Just because you don't have a Facebook profile doesn't mean that people can't upload compromising pictures of you to Facebook. Furthermore, you can still be tagged by name in photos even if there's no profile to link to.
To the Canadians out there, if this gets big, do you think he'll be able to collect on the Blank Media Levy?
As it stands, every blank CD-R sold is subject to a 21-cent levy (77 cents if it's an Audio CD-R). The question is, which part of the retail chain gets to take the hit on the levy? Retailer, Distributor, Label, Artist, or Consumer? Who will get to see those 77 cents at the end of the day?
This might be a neat way for those starving artists to finally start collecting payment for their work -- selling blanks for fun and profit.
We've been joking about it for years, but we finally have an answer for the ages-old question of "why would I need an IP address for my fridge?"
Now, we just need some compelling reasons for networked sinks, sponges, cutlery, and microwaves. Not Talking Toasters though. They'd keep us on IPv4 for another decade.
There aren't any strict rules saying that people have to pull straight from your laptop.
In terms of non-distributed VCSes, would you ever host a your repository on a machine that other people couldn't access? It would always be somewhere publicly accessible.
For this kind of situation, you'd probably have a public development repo that's separate from your official repository. This would give you a set of repositories that looks like:
official - The authoritative repository, controlled by some kind of integration manager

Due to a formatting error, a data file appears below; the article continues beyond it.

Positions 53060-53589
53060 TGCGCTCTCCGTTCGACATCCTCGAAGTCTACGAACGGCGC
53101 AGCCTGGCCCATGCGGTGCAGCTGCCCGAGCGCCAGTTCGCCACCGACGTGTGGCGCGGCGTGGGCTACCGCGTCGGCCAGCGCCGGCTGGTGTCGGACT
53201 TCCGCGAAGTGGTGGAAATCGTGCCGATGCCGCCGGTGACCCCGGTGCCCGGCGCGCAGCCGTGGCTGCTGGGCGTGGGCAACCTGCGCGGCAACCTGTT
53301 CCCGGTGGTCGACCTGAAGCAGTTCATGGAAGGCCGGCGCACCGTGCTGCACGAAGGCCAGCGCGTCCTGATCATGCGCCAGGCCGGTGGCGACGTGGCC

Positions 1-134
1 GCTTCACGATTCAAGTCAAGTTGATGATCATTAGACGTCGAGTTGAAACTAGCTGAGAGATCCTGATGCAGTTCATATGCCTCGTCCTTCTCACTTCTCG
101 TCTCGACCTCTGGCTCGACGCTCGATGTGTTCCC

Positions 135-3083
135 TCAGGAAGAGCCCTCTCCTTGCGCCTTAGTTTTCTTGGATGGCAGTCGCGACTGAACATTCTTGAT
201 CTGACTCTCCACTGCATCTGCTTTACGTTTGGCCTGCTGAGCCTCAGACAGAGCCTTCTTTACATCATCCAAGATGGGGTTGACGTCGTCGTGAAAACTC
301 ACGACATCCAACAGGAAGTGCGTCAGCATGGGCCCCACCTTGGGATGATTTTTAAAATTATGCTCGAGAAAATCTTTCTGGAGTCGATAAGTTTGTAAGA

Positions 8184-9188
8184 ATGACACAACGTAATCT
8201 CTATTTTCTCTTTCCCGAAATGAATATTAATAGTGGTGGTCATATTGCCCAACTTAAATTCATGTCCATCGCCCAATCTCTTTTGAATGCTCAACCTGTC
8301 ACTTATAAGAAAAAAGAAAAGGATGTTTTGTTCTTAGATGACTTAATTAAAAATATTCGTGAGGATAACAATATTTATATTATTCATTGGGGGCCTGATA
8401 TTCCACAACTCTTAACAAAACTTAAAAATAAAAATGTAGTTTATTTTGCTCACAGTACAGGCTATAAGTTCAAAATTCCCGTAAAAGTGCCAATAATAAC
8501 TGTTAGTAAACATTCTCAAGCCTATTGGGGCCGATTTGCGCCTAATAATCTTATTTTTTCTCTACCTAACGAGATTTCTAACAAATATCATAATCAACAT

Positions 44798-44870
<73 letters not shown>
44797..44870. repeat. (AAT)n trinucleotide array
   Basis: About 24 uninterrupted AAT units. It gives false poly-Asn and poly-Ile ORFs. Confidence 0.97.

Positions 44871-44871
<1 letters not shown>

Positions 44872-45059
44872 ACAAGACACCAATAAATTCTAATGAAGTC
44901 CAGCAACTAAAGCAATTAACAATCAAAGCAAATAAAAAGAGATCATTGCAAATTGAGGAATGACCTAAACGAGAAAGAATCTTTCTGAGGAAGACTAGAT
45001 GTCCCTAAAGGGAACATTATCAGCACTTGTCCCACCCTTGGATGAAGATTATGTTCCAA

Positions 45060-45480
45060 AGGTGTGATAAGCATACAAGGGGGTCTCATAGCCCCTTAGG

jim-dev-public - Code that Jim is ready to unleash upon the world, but not upon the official repository
jim-dev-private - Code that Jim is currently working on from his blimp with irregular Internet access
fred-dev-public, alice-dev-public, bob-dev-public - These are the only ones that you need to pull from. Fred, Alice, and Bob can have as many private repositories as they'd like, and will share their work when it's ready.
Why wait for a new project? Git and Mercurial both support some bidirectional SVN integration. This means that you can pull changes from the SVN repo, and do your own DCVS thing, then push your commits back to SVN. Your project partner can keep using the SVN repository, and generally doesn't even know that you're trying something new on your end.
Assuming that you're using the conventional SVN project structure, all you need to do is a quick git svn clone --stdlayout file:///path/to/your/repository and you'll be up and running. You can make your changes, commiting to your local git repository, then just git svn dcommit to push your changes back up to SVN. If it bothers you about uncommitted changes just wrap it up in a git stash; git svn dcommit; git stash pop to store your working copy (eg, your project file, temp files, partially edited config file containing passwords and whatnot) commit and then restore all your extra files. To pull changes from SVN, you just need to git svn rebase to apply your changes to the current head.
Do note that branches and tags aren't propagated back up to SVN if they're created in Git, but that's not such a big deal. You can still merge stuff down into master and push it up to the SVN repo. (There might be a way to get it to work with branches, but I haven't looked at it)
Go give it a try on a private repository. There's plenty of documentation out there (for once), so it's easy to get started. Just beware -- you might like the new workflow.